Between impact, politics, and action: frames of climate change in Indonesian print and online media. - In: Environmental communication, ISSN 1752-4040, Bd. 16 (2022), 7, S. 942-959
The lack of research on climate communication in the countries of the Global South is a frequently criticized research gap. This study addresses this problem by investigating the framing of climate change in eight print and online media outlets in Indonesia, the biggest emerging country in Southeast Asia. It identified three frames using cluster analysis: the “climate impact and science” frame, the “climate politics” frame, and the “climate action” frame. Further analyses revealed that print and online media used these frames selectively, as they relied on different news sources (national and international) and gave voice to various actors. These findings demonstrate the organizational influence on climate reporting. Furthermore, the study discovered that climate adaptation strategies were almost absent in the media coverage despite the urgency of this topic for the Indonesian public. Why the media ignore this important aspect needs to be investigated in future research focused on frame-building processes.
When news topics annoy - exploring issue fatigue and subsequent information avoidance and extended coping strategies. - In: Journalism and media, ISSN 2673-5172, Bd. 3 (2022), 3, S. 538-556
This paper scrutinizes the phenomenon of issue fatigue and its consequences. Issue fatigue results from overexposure to a news topic that has been on the media’s agenda for an extended period of time. Fatigued recipients become annoyed, and no longer wish to be exposed to the topic. Based on the findings of an explorative qualitative study, a quantitative online survey was conducted in Germany, Mexico, and Pakistan (N = 481). Using cluster analysis, we identified an emotional and a cognitive type of issue fatigue, and investigated how these types react. Both types of fatigued recipients avoided further news about the respective issue in traditional news media (= information avoidance). Differences were observed concerning the strategies to handle fatigue (= coping strategies): recipients of the emotional type posted about their fatigue in social media; recipients of the cognitive type turned to information in sources other than the mainstream news. Taking into account country-specific differences, we concluded that, generally, issue fatigue - via information avoidance - results in an uninformed citizenry. This can be a hurdle for the functioning of an established democracy or for the success of democratic transitions. Posting about issue fatigue, which was more frequent in Mexico and Pakistan, might ‘infect’ others, and intensify problems resulting from issue fatigue. Turning to alternative sources can be either beneficial or problematic for the development of a well-informed citizenry, depending on whether alternative sources provide reliable and truthful information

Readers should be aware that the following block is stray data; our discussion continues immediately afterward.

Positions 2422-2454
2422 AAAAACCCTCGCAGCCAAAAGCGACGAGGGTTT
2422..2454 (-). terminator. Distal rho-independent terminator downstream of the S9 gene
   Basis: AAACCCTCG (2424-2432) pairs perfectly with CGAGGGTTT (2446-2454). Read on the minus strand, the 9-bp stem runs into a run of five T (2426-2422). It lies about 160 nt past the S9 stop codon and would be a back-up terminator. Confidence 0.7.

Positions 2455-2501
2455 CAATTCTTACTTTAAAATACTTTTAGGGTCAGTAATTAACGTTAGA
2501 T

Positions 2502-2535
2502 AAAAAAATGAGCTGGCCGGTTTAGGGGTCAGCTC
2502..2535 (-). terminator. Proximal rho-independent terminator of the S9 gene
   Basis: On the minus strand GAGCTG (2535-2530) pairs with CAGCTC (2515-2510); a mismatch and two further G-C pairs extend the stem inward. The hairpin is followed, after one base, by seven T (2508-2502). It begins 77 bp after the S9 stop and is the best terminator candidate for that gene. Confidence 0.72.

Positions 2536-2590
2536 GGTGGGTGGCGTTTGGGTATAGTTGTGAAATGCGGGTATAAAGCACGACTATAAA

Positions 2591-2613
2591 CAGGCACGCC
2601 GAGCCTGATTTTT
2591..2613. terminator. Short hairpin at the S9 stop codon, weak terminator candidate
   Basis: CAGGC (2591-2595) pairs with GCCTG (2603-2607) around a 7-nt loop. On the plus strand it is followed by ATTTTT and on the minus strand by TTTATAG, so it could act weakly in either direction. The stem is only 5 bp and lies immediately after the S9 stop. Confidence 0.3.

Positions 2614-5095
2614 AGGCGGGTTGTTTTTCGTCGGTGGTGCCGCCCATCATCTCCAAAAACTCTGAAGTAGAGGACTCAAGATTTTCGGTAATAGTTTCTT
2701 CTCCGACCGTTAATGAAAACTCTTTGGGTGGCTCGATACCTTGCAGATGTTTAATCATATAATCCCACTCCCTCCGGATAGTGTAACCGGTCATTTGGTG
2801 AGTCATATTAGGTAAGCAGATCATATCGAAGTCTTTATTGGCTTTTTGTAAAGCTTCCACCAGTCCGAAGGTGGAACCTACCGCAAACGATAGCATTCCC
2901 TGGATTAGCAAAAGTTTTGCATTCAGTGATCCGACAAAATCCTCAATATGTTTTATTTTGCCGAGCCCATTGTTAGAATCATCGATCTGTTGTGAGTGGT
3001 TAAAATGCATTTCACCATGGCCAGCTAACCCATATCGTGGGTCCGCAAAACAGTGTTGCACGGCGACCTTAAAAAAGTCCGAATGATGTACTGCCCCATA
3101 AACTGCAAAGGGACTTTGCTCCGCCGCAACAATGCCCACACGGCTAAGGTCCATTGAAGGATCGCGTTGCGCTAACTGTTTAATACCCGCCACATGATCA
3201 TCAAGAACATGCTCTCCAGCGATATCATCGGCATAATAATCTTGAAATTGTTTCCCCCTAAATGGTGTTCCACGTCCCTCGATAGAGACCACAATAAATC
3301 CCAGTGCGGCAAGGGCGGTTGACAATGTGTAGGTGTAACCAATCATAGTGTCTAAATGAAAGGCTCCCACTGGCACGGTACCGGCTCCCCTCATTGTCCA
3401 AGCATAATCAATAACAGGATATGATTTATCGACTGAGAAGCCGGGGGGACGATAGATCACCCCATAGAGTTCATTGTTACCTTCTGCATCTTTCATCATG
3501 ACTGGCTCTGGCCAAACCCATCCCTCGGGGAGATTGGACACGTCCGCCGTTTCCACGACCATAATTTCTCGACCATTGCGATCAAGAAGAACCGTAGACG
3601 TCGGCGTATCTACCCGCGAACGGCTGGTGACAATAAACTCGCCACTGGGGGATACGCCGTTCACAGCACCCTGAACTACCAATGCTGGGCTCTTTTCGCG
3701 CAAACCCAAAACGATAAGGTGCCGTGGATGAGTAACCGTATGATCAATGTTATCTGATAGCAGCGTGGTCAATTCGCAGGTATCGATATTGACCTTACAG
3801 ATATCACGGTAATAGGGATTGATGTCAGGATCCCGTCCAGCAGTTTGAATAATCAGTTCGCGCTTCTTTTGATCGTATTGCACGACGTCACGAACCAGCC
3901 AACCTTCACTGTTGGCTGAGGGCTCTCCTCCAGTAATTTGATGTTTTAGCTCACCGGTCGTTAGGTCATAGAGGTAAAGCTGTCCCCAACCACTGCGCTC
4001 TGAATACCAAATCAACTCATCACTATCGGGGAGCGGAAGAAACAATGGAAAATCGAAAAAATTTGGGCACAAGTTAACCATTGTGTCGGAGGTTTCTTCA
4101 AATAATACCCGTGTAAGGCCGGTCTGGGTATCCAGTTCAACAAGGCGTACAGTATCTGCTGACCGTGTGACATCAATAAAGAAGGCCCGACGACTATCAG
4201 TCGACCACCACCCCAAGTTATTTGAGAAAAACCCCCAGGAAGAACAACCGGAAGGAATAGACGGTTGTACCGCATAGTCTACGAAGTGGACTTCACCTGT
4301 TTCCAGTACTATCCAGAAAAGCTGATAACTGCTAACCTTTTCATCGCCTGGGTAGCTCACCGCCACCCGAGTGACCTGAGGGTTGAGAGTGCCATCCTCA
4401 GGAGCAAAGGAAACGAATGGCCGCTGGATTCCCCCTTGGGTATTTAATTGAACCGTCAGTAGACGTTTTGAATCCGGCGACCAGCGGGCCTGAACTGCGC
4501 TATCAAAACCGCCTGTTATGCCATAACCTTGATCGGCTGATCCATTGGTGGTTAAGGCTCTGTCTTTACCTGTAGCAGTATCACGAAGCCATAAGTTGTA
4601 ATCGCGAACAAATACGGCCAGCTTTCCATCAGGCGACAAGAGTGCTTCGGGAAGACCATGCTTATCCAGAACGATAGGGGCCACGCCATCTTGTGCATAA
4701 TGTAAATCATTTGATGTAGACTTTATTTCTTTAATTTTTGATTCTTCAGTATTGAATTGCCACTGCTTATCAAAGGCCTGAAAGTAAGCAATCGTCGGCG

Negative effects of long-lasting media attention to public issues on recipients: conceptualizing issue fatigue. - In: Studies in communication sciences, ISSN 1424-4896, Bd. 22 (2022), 2, S. 385-401
A significant amount of political communication research is grounded in the dynamics of the media’s and the public’s attention to public issues, assuming that the news media draw the public’s attention to issues, thereby fostering an informed and participating citizenry. However, there is evidence from several countries that this mechanism is disrupted for issues with high shares of news coverage during a period. Against this background, this article scrutinizes the idea that recipients become fatigued from these issues in the news. Having transferred findings on overexposure from other media stimuli to the news environment, issue fatigue is defined as a negative cognitive and affective state consisting of decreasing issue-specific information processing involvement, perceived information overload, and increasing boredom, annoyance, and anger toward an issue. Issue fatigue can lead to the avoidance of information about the issue, thus serving as a new explanatory approach to avoidance of media information at an issue level. Further consequences, causes, and the development of issue fatigue are discussed.